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The following alludes to a singular custom formerly observed by the Lord Mayor of London, but which, I presume is now omitted. Every Lord Mayor gave, in the course of bis Alayoralty, “a gilded spoon to most of his Company, and at a solemne feast each guest gives him 4 or 5l. or more towards his charge.

EPIG. 22.

TO A PARDON BUYER.

The Pope gives thee a sweeping indulgence,
Bụt thou must give him good store of thy pence:
So my Lord Mayor gives spoons all guilded oer,
Receives for each foure or five pounds therefore.

The City now makes a large allowance, as inuch, I believe, as 80001. to each Lord Mayor, for the maintenance of his state and dignity,

EPIG. 35.

TO SIR PIERCE PENNY-LESSE.

Though little coyne thy purse-lesse pocket lyne,
Yet with great company thou art ta’en up,
For often with Duke Humphrey thou dost dyne,
And often with Sir Thomas Gresham sup.

Note on the above,

“He walks out his dinner in Paules, and his supper in the Exchange.”

The

K 3

u. The aisles of St. Pauls Church were then the fashionable City walk.

EPIG. 46.

POPERIES PRINCIPAL ABSURDITIES,

Of all the hoodwinkt trickes in Popery,
This is the lamentablest foppery,
When God is made to speake and to command
Men in a tongue they doe not understand,
And men commanded are to sing and pray
To such fond things as know not what they say;
And these men having madly, sadly prayd,
Themselves doe not know what themselves have said.

Note on the above.

“ In Papisticall Churches they both read the Scripture, and sing and pray to images, and all in Lattaine."

One more specimen may suffice,

EPIG. 114.

10 MY HONEST BED-FELLOW, THC PRIVATLY

CHARITABLE DISCREETLY BENEFICIAL MASTER
EDWARD PAYNE, MERCHANT OF BRISTOLL.

Piein is Greeke to drinke, Pain French fur bread,
With Paine God says with these we shall be fed,
Yet without Payne many these needfulls gaine,
Only by thanking God and Master Payne.

JOHN

JOHN HEATH.

THE following rare Tract will conclude my Selection of this kind :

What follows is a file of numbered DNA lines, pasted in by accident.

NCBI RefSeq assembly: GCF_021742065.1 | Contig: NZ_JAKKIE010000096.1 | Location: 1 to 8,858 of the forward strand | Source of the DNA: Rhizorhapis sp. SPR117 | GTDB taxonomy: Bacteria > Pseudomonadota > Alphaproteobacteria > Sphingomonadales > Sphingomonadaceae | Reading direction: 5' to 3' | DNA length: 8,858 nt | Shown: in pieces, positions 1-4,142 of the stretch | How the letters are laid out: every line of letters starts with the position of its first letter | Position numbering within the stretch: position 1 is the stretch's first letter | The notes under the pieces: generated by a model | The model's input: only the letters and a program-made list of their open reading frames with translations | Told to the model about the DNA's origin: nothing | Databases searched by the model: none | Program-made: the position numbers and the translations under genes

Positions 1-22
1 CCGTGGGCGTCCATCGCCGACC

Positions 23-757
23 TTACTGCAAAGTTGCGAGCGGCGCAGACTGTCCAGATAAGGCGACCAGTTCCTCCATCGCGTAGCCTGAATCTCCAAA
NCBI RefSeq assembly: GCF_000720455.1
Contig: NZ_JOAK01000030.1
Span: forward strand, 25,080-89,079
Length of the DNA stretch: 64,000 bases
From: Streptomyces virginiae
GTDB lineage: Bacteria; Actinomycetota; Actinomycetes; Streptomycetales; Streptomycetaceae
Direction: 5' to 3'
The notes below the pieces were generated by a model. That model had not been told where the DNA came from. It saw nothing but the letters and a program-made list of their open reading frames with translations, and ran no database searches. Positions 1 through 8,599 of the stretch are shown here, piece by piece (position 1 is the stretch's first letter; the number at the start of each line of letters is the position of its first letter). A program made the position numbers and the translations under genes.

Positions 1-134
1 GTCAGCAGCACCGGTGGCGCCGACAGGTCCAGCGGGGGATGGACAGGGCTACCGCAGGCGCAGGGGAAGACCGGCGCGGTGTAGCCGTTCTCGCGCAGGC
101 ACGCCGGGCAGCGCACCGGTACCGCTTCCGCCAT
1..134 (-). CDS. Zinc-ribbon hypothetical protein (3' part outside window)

Two CENTURIES OF EPIGRAMMES. Written by John Heath; Bachelour of Arts, and Fellow of New Colledge, in Oxford.

London. Printed by John Windet. 1610.”

These Epigrams are incribed “To the Vertuous Gentleman, M. Thomas Bilson, sole Sonne to that Reverend Father, the now L. Bishop of Winchester.”

The following complimentary lines to the Author deserve preservation :

Jocos, delitias, sales, lepores
Salsos, imocuos, graves, pudicos,
Vis libro pariter videre in uno ?
Heathi centurias legas, legendo
Jocos, delitias, sales, lepores,
Salsos, innocuos, graves, pudicos,
In libro pariter videbis uno.

Casta placent ? castus liber iste. Jocoso i jocosus.

Innocua ? invenies. Relligiosa ? dabit.
Oh quot habes ipsis Musis et Apolline digna !

Ob quam multiplices, parve libelle, sales !

EPIG. 9.

IN LIBRUM $ UUM.

My booke it must please all, or some, or none,
And one of these three it needs must embrace,
It cannot possible please every one;
And for ta please none thats a maine disgrace,
Yet for my will, what ere of it become,
I rather would, it should please noņe than some,

EPIG, 5.

It must be questioned in philosophy,
Whether the sight thats resiant in the eye,
Be first by sending out these radiant streames,
Or els by taking in reflexed beames.
Might I, with my poore skill, resolve the doubt,
I should determine 'twere by sending out.
So nimbly doe we others faults discrie,
So blind we are wlien we looke inwardly.

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T. DECKER,

THE Dramatic Works of this Author have been meutioned in their place. This Tract, the description of which follows, is curious in itself, and of such rarity as to merit a place here.

The reader will find some account of it in the Prolegomena to Steevens's edition of Shakspeare. That Critic has given as a specimen, the chapter which instructs a Gallant how to behave himself in a Playhouse.

The following is the Title ;

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Printed at London, for R: S. 1609."

The reader will, I hope, be entertained with the following chapter, which instructs, a Gallant “ how to behave himselfe in an Ordinary.”

CHIAP. 5. How a Yong Gallant should behave himselle ist

an Ordinary. First having diligently enquired out an ordipary of the largest reckoning, whither most of

your

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